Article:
- Booster Gold
Volume 1, Issue 2, Early November 1996
Released September 5, 1996
Cover Price: $2.25
Guide Price: $3.00 (as of 2011)
Estimated Issue Sales: 35,246
Heroes: Amazing Man II, Blue Beetle II, Booster Gold, Captain Atom, Firestorm V, Glenn Gammeron, Gypsy, Martian Manhunter, Maxima, Ray II, Wonder Twins
Supporting: Skeets I
Setting: JLA Refuge, DCU, Earth orbit, 20th-century
Cover Description: Batman, Flash III, and Green Lantern Kyle Rayner wear armor as they investigate a darkened cave filled with ominously silhouetted figures. (No Booster Gold.)
Brief Synopsis: Things go from bad to worse on an island that may be a trap for the Justice League.
Issue Summary: Reveal Potential Spoilers
Booster Gold's role in this story:
Cameo (Booster Gold makes a minor appearance)
Costume Worn: MARK X armored power-suit
Issue Notes: This series was created to serve two purposes: promote an upcoming Kenner toy line, and bridge the gap between the canceled Justice League titles and the relaunch of the Justice League franchise by writer Grant Morrison in the series JLA. The Total Justice toy line was ultimately unsuccessful and was canceled before the fourth wave of toys was released. No Booster Gold figure was planned for the toy line.
Page 2, panel 1
Assembled Justice League members Amazing Man II, Blue Beetle II, Booster Gold (with built-in Skeets), Captain Atom, Firestorm V, Glenn Gammeron, Gypsy, Maxima, Ray II, Zan and Jayna listen as Martian Manhunter delivers the news of which longtime Justice League foe is behind the mysterious island Aquaman, Batman, Flash III, Green Lantern Kyle Rayner, and Robin III are investigating. The Flash is included in this group scene in error: he is supposed to be powerless on the island at the time, as shown on page 4.
Page 2, panel 4
Blue Beetle demonstrates his new fractal armor that "asserts itself according to the specific needs of its wearer." This is exactly the sort of armor that Booster could have used before gaining his alien Flesh-Driver armor.
Page 7, panel 3
Blue Beetle flies to the mysterious island in his Bug skyship. If both the Bug and the fractal armor technology work on the island, wouldn't Booster Gold's power suit also work here? In any event, Booster doesn't come out and play for the rest of this series.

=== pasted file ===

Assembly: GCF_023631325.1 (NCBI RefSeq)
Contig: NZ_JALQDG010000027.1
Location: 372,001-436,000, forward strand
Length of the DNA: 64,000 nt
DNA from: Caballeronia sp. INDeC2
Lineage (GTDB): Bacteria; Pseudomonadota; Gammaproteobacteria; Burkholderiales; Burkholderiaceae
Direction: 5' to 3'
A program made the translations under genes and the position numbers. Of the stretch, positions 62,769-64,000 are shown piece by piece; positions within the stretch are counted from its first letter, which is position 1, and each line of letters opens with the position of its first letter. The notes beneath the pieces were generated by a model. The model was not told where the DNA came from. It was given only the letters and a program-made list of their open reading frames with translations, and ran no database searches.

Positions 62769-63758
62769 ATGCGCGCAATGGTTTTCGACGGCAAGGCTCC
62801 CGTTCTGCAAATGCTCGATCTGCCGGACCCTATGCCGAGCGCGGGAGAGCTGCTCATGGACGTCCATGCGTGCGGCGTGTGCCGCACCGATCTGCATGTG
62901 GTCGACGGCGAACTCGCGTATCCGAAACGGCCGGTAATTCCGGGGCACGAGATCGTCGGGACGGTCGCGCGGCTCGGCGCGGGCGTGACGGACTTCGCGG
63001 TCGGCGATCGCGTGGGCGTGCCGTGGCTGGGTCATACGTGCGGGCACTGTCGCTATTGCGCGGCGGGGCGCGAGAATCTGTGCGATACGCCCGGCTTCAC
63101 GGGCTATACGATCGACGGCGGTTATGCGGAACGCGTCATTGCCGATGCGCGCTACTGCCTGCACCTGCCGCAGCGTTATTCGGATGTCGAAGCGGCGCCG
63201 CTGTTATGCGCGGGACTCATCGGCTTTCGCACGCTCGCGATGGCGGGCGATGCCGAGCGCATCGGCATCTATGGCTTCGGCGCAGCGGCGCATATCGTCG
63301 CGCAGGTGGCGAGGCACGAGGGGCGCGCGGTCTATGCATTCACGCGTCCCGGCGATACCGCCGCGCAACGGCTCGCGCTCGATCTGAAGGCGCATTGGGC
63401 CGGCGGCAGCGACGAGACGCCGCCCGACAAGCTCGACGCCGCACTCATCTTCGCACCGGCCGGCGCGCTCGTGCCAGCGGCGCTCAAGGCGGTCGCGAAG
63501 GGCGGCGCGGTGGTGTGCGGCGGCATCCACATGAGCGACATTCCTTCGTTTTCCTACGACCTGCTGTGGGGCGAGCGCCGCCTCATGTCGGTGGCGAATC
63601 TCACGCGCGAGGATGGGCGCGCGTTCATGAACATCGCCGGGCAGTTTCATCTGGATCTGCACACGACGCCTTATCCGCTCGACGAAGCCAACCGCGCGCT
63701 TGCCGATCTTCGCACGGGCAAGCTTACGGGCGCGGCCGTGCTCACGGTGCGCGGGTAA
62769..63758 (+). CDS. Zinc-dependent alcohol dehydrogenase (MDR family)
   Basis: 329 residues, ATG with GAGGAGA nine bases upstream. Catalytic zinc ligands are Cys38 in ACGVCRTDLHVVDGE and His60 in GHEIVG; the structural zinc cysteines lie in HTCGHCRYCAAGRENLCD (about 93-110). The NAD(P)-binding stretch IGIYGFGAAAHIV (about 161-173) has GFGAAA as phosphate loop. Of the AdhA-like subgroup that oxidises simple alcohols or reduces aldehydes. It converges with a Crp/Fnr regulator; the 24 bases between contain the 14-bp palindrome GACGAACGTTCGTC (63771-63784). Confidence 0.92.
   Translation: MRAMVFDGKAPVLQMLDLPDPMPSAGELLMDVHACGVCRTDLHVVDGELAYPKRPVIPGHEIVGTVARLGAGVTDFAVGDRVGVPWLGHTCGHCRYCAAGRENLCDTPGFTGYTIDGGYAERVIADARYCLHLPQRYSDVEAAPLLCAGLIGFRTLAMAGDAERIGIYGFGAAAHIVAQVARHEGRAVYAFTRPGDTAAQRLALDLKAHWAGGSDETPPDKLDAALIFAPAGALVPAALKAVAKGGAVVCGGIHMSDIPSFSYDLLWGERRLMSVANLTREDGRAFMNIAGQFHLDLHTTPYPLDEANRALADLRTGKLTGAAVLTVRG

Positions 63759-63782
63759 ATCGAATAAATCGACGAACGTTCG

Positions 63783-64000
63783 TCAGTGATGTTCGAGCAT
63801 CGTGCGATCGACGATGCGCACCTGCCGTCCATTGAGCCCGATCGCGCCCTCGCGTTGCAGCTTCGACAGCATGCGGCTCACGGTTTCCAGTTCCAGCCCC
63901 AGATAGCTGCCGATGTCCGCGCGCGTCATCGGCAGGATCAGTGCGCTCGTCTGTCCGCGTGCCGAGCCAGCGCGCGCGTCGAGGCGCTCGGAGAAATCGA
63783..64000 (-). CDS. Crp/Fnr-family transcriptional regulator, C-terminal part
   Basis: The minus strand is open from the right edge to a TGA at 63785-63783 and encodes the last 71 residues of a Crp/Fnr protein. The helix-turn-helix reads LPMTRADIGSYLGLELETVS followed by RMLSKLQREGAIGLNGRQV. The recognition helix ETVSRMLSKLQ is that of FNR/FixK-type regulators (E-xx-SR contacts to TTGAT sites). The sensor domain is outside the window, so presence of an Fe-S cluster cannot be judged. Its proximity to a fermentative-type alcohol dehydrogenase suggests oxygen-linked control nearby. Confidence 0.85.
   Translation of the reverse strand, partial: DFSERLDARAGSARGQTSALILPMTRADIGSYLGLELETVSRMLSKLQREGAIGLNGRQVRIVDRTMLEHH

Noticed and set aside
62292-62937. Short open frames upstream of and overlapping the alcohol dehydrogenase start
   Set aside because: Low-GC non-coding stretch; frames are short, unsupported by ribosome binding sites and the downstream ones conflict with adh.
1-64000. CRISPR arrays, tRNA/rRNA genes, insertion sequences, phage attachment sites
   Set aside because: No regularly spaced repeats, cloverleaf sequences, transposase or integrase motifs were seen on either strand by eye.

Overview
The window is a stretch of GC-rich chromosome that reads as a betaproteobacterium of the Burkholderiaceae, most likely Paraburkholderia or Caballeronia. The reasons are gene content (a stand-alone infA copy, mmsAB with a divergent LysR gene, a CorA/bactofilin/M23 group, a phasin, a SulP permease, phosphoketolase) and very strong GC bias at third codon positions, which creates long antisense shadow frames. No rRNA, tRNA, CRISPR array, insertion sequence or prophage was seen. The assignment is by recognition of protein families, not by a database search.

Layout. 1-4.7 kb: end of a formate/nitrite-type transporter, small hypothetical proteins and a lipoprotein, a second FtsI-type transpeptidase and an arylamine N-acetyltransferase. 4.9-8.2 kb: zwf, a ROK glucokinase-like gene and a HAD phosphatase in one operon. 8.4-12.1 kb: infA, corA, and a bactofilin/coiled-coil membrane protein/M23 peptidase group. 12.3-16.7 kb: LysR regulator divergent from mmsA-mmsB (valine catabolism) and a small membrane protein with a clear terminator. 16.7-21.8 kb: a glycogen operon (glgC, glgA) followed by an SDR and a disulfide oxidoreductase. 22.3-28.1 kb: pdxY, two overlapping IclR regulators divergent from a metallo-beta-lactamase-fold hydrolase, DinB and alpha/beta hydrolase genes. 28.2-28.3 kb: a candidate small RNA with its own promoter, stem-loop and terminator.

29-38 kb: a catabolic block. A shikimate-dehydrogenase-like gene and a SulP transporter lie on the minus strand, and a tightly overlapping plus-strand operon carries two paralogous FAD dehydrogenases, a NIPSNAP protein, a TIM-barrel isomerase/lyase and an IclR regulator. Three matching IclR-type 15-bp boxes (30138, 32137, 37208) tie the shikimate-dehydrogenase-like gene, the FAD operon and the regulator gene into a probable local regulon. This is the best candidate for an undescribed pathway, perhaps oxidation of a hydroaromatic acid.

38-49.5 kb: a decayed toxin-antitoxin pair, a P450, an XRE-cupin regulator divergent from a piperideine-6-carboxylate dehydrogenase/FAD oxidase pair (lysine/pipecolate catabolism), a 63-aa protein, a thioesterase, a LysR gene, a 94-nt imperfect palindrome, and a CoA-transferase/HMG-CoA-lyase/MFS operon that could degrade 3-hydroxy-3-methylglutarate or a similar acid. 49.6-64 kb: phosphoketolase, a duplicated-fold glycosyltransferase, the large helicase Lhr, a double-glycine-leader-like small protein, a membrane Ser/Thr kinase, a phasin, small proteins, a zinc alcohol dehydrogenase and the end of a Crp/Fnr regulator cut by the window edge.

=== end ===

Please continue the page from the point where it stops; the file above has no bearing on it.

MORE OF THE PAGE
Boosterrific Review: Without a doubt, the worst comic book that includes Booster Gold. Fortunately, our hero's role is very small, so perhaps the stench of associating with this garbage will not linger. The story makes less and less sense as the action develops, the art is abysmal even by the low standards of the 1990s, and the reader is constantly reminded that the issue only exists to sell toys. As a result, this issue is able to double as the worst toy catalog ever published.
Boosterrific Rating: Fool's Gold.
SPOILER WARNING: The content at Boosterrific.com may contain story spoilers for DC Comics publications.
Booster Gold, Skeets, and all related titles, characters, images, slogans, logos are trademark ™ and copyright © DC Comics unless otherwise noted and are used without expressed permission. This site is a reference to published information and is intended as a tribute to the artists and storytellers employed by DC Comics, both past and present. (We love you, DC.) Contents of this page and all text herein not reserved as intellectual property of DC Comics is copyright © 2007-2020 BOOSTERRIFIC.com. This page, analysis, commentary, and accompanying statistical data is designed for the private use of individuals and may not be duplicated or reproduced for profit without consent.